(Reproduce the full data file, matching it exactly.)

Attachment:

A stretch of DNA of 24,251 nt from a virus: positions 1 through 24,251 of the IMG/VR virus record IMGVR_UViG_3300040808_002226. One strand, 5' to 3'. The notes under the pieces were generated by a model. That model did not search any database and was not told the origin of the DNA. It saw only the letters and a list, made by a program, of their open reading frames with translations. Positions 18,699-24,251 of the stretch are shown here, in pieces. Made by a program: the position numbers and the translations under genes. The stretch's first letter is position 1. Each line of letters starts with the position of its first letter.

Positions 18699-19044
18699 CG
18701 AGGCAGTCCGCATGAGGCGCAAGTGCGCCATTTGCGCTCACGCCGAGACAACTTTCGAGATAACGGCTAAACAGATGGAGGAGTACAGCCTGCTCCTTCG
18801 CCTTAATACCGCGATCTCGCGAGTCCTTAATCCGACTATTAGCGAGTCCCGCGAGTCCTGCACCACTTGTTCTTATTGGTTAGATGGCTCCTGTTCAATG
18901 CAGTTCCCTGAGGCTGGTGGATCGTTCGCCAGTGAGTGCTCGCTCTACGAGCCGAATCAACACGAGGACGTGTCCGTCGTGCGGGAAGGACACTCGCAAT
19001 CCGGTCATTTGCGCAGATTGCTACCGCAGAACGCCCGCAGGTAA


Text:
A stretch of DNA of 24,251 nt from a virus: positions 1 through 24,251 of the IMG/VR virus record IMGVR_UViG_3300040808_002226. One strand, 5' to 3'. The notes under the pieces were generated by a model. That model did not search any database and was not told the origin of the DNA. It saw only the letters and a list, made by a program, of their open reading frames with translations. Positions 18,699-24,251 of the stretch are shown here, in pieces. Made by a program: the position numbers and the translations under genes. The stretch's first letter is position 1. Each line of letters starts with the position of its first letter.

Positions 18699-19044
18699 CG
18701 AGGCAGTCCGCATGAGGCGCAAGTGCGCCATTTGCGCTCACGCCGAGACAACTTTCGAGATAACGGCTAAACAGATGGAGGAGTACAGCCTGCTCCTTCG
18801 CCTTAATACCGCGATCTCGCGAGTCCTTAATCCGACTATTAGCGAGTCCCGCGAGTCCTGCACCACTTGTTCTTATTGGTTAGATGGCTCCTGTTCAATG
18901 CAGTTCCCTGAGGCTGGTGGATCGTTCGCCAGTGAGTGCTCGCTCTACGAGCCGAATCAACACGAGGACGTGTCCGTCGTGCGGGAAGGACACTCGCAAT
19001 CCGGTCATTTGCGCAGATTGCTACCGCAGAACGCCCGCAGGTAA